A two-hour documentary about a fabled and infamous music venue on the outskirts of Lawrence will make its Kansas City debut this weekend.
“The Outhouse: The Film, 1985-1997” chronicles the history of a stark, brute cinderblock building in farmland east of Lawrence that once hosted scores of bands and music artists, many of whom would later become legends in punk, rock and rap. Among them: Fugazi, the Melvins, the Circle Jerks, Body Count (with Ice-T), Social Distortion, Bad Brains, White Zombie, Descendents, Sonic Youth, Green Day, Fishbone, the Meat Puppets, Helmet and Nirvana.
The documentary, which was directed by filmmaker Brad Norman, first screened at Liberty Hall in Lawrence in October. That screening sold out. It will be shown for the first time in Kansas City on Friday at the Uptown Theater. Showtime is 7 p.m.
After the movie, there will be a panel discussion among four people heavily associated with the Outhouse and its music scene, including Jeff Fortier, who attended and promoted shows at the Outhouse and who now runs the live-music/entertainment company Mammoth in Lawrence.
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Fortier said the discussion will bring to light stories and incidents not addressed in the movie, including that White Zombie show, which he said was “the most intense show I ever saw,” plus a story about a naked farmer driving recklessly through a crowd in his truck.
Other panelists: Bob Cutler, who did sound at the venue; Dave Budin, who booked shows; and Tim Jamison of the St. Louis punk band Ultraman. I will moderate.
Norman was an Outhouse patron during his teens and beyond. In October, he told The Star that the place became a haven for music fans who felt like outcasts with little interest in mainstream music.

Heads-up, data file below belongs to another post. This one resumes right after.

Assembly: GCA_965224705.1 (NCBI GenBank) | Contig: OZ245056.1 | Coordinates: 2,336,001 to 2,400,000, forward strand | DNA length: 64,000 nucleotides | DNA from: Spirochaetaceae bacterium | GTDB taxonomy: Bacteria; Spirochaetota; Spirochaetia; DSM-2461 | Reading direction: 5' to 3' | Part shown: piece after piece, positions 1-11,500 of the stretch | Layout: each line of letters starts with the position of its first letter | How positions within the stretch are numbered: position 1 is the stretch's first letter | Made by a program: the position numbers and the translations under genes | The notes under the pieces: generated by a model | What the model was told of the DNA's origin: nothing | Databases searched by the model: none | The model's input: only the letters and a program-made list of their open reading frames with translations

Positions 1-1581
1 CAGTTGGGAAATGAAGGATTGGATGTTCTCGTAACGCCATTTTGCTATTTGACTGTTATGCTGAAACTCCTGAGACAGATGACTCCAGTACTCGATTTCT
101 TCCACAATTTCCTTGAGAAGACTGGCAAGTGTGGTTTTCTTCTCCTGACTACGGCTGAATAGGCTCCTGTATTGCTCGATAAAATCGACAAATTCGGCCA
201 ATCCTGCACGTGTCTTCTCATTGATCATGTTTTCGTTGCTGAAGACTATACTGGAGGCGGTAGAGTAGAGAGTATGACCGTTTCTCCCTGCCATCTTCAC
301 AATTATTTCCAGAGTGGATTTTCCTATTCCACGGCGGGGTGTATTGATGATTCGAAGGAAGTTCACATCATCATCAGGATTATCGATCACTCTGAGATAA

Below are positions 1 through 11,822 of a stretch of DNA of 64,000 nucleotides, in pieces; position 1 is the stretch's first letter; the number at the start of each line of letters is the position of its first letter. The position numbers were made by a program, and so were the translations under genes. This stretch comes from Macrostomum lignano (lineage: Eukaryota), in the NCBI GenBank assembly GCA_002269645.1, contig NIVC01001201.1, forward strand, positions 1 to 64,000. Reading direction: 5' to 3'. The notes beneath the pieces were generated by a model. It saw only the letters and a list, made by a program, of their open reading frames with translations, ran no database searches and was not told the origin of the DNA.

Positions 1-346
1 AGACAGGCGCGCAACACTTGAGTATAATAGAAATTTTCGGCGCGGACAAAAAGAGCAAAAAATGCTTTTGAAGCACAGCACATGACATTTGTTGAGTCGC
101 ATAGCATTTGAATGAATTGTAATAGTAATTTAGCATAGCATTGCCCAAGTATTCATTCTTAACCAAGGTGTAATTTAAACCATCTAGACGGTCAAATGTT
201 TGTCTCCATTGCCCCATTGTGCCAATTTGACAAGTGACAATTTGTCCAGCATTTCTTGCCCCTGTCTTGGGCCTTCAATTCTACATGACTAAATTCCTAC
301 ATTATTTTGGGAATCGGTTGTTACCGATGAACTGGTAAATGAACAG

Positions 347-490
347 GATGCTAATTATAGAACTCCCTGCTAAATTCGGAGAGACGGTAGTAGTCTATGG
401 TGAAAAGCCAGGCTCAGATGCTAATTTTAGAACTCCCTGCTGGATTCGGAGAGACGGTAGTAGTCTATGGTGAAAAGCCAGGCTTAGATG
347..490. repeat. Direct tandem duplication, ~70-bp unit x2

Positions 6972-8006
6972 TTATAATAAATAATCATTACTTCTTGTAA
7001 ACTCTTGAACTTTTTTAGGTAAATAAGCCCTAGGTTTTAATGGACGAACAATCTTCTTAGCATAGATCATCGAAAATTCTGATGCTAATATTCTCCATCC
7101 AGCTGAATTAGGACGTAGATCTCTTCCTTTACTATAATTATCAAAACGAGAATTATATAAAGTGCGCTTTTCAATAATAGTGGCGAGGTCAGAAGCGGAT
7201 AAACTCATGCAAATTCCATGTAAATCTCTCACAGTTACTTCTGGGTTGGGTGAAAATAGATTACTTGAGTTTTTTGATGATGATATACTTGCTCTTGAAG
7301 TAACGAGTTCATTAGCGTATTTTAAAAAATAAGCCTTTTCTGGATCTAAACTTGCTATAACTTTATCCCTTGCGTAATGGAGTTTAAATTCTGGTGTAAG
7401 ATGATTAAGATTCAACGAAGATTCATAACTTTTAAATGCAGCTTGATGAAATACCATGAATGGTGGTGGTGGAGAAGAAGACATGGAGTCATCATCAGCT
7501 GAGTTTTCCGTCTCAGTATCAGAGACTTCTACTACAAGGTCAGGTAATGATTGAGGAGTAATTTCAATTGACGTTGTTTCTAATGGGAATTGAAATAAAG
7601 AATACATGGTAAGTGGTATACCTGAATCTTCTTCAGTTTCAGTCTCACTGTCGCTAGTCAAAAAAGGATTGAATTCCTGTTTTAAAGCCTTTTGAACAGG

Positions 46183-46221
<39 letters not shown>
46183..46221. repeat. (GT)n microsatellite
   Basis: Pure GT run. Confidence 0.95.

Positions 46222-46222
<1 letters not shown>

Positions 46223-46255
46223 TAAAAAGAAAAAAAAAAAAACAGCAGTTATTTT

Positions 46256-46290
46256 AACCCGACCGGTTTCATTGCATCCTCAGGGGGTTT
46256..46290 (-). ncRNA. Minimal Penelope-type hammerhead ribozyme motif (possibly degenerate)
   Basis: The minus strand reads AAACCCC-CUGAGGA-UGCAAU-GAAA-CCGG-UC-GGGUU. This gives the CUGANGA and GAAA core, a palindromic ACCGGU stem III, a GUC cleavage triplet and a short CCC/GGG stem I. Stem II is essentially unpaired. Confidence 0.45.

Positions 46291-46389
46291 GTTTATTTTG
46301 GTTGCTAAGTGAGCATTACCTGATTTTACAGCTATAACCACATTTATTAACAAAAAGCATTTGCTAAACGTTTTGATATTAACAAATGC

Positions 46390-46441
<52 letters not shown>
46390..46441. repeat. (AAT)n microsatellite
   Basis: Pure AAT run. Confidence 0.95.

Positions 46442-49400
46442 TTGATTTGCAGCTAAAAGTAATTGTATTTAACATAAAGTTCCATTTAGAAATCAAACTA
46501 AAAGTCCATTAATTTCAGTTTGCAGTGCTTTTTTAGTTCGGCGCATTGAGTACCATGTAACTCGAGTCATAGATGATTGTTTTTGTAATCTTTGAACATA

“People were only there for the music,” he said. “And because they were different. They needed their own place. For me, the Outhouse was a place where I found people who were like me.”
He spent five years working on the film, gathering photos, video footage and show flyers and interviewing fans and musicians who frequented or performed at the place, including Ice-T.
The Ice-T interview happened because, as the rapper/actor’s manager told Norman: “I’ve heard this ***dam Outhouse story 10,000 times. He won’t shut up about this place.”
Tickets to the film showing are $15. There are two after-parties/shows following the panel discussion: punk legends Agnostic Front perform at the Brick, 1727 McGee, which is sold out; and a three-band bill at the RecordBar, 1520 Grand Blvd., featuring Nine Lives, Octocloud and Full Power. Admission to that show is free with a ticket stub from the film, $15 otherwise. It’s an 18-and-older show.
“The Outhouse: The Film, 1985-1997” will be shown at 7 p.m. Friday, Jan. 5, at the Uptown Theater, 3700 Broadway. Admission is $15. The film will be followed by a panel discussion. There are two after-party shows. Agnostic Front performs at the Brick, 1727 McGee; and three bands perform at the RecordBar, 1520 Grand Blvd. The Agnostic Front show is sold out.